21. Even in the digital circuitry world, “binary” is constructed, depending on sampling at the correct times and not sampling during transitions.

    We have our mental models, and we have reality. All models are wrong, but some models are useful.

  22. ::When you can take a pair of cats with testicles, and put them in a box, and get kittens, I will believe that sex is “entirely socially constructed”. ::

    Clearly somebody didn’t read, or watch, JURASSIC PARK, because it challenged HIS prejudices!

    @proth – beats me where you’re getting this “Leftist Doctrinaire” straw person you’re smacking around. Most of the discussions on here have been about A Certain Class of Loudmouth Conservative that takes up too much air in the room at the moment – it’s certainly not “Right Wing=STUPID AND EVIL!” (Though of course they all are….) ::In case you’re a self-righteous or humorless on either side of the political spectrum – that last is known as “sarcasm”.::

    What you need to do, if you don’t want everybody assuming every conservative is an ignorant bigot? Is convince those conservatives who aren’t – to effing speak up and be counted! They’re as bad as those “liberals” who “don’t want to cause a fuss”….

  23. And then there is the case of the woman with a chimera twin.

    Long story short, she and hubby getting divorced, DNA on kids did not match her. Police arrested her for kidnapping. She is pregnant at the time. Police there when child is born, chain of evidence clear. DNA test on that child – not her DNA. WTF?

    Turns out she had absorbed her twin. They did DNA from several organs – two sets of DNA, hers and a sibling. I think they made a House episode based on the case. I remember at least one other case of the same thing.

    Not to mention XXY and XYY cases. Fairly rare, but does occur. Also hermaphrodites are documented in medical literature. Also in the literature: women with clitorises the size of a penis, or with what looks like a penis.

    God has a *wicked* sense of humor…

    And with 3d printing of organs, penises are only a few years away, which makes F->M trans surgery “more better”. There are already 3d printed vaginas, usually for women with birth defects where it is to short to reach the uterus.

  24. “… try to cram this information into their understanding of the world, rather than to expand their understanding of the world based on this information.”

    What a nice, succinct description. And with a little reworking for general context, one that could be used in a LOT of other situations as well.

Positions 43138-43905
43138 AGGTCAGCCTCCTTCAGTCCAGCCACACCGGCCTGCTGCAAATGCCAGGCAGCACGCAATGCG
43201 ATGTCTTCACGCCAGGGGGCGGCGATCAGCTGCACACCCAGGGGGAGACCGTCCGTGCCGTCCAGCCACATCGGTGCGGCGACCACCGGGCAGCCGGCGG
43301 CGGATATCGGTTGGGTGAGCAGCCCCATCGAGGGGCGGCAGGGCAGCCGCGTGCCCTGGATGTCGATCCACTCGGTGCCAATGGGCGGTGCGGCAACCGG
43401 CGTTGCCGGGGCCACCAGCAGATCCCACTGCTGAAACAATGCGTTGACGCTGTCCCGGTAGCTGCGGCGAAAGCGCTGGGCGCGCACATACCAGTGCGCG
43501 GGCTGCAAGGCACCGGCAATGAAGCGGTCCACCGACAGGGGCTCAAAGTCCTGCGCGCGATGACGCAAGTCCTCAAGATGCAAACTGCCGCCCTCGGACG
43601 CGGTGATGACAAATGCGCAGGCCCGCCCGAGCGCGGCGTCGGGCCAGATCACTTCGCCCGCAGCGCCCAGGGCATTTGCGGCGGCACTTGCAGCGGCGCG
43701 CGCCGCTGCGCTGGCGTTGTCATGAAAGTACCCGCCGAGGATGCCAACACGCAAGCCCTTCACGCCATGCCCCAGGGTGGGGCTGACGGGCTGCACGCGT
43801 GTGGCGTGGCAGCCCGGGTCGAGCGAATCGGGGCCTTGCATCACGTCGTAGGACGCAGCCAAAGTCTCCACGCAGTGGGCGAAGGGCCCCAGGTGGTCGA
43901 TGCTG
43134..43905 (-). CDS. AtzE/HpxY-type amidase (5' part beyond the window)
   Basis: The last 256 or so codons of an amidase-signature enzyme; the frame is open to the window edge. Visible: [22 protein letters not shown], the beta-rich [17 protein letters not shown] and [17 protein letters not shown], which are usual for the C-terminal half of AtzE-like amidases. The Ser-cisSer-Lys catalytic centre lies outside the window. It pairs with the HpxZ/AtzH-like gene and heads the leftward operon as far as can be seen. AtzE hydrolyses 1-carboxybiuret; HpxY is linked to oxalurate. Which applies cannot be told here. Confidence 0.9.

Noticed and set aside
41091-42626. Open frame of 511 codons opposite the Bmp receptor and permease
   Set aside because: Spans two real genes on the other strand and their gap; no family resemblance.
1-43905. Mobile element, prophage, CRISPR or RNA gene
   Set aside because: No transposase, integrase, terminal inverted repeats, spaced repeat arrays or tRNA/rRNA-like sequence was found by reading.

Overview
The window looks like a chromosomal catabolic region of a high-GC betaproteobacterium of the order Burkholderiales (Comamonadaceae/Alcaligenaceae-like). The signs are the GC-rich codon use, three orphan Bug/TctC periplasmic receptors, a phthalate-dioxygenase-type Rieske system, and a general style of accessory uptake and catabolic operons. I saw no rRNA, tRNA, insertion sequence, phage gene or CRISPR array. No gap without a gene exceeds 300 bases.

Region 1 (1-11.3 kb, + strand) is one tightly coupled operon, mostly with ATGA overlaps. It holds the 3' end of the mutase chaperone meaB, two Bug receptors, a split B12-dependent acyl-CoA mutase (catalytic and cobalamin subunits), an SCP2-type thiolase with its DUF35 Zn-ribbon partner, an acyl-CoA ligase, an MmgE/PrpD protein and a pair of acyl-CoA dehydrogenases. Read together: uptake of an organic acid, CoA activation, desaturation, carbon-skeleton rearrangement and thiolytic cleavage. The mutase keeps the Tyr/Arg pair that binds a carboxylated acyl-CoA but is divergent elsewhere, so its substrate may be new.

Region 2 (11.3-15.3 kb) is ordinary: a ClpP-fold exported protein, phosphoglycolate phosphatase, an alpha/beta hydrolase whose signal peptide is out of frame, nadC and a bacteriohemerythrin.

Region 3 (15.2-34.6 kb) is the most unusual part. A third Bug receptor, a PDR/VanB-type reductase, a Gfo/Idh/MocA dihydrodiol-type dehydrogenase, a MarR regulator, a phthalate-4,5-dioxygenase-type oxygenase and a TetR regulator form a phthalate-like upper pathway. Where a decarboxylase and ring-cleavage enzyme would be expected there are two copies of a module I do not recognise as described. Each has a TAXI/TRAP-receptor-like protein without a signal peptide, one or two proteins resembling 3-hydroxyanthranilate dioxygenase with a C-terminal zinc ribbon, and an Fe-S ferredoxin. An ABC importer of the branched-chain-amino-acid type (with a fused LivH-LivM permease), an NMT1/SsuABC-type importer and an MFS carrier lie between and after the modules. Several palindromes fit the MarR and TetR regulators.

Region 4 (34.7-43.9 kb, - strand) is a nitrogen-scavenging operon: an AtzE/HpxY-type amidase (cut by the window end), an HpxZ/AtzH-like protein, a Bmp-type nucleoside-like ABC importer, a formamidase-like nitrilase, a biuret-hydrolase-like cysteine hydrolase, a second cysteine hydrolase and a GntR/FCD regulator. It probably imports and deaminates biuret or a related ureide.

25. @timliebe: Clearly somebody didn’t read, or watch, JURASSIC PARK, because it challenged HIS prejudices!

    Jurassic Park involved dinosaurs. It did not involve an amusement park filled with genetically altered kittens, made to attract cooing tourists, which goes horribly wrong when they get a taste for human bl-

    ‘Scuse me, I have to go and write a novel.

  26. The job of Fifth Grade Science Teachers (and their Fifth Grade Science Textbooks) is to simplify science enough so that Fifth Grade Students can correctly answer Standardized Fifth Grade Multiple Choice Exams. Too many of us reject any Science beyond that because it’s Too Complicated.

    As for me, it took until 40+ years after Fifth Grade for me to develop in my own mind The One Absolute Truth About Science and Stuff: (you may want to write this down)

  27. The article discusses intersex conditions as a subset of the nonbinary nature of biological sex. Intersex is sometimes described as “the forgotten I” of the “LGBTQQIA” acronym. Many children with intersex conditions are surgically altered at birth to match what the doctors “think” their biological sex should be…and the doctors don’t always guess right with relation to how the child will feel later in life as they develop their gender identity. I know a couple of intersex people, and one of them persuaded me to make our hospitality suite at the recent Creating Change conference more inclusive, by changing the ostensible “Transgender Hospitality Suite” to the “Trans*, Intersex, and Nonbinary Hospitality Suite.”

    Biological sex, gender identity, gender expression, and sexual orientation are all on different axes from one another, and all of them are a continuum, not just a binary. It makes thinking about these issues really difficult, because there are so many individual possibilities that each person may be different.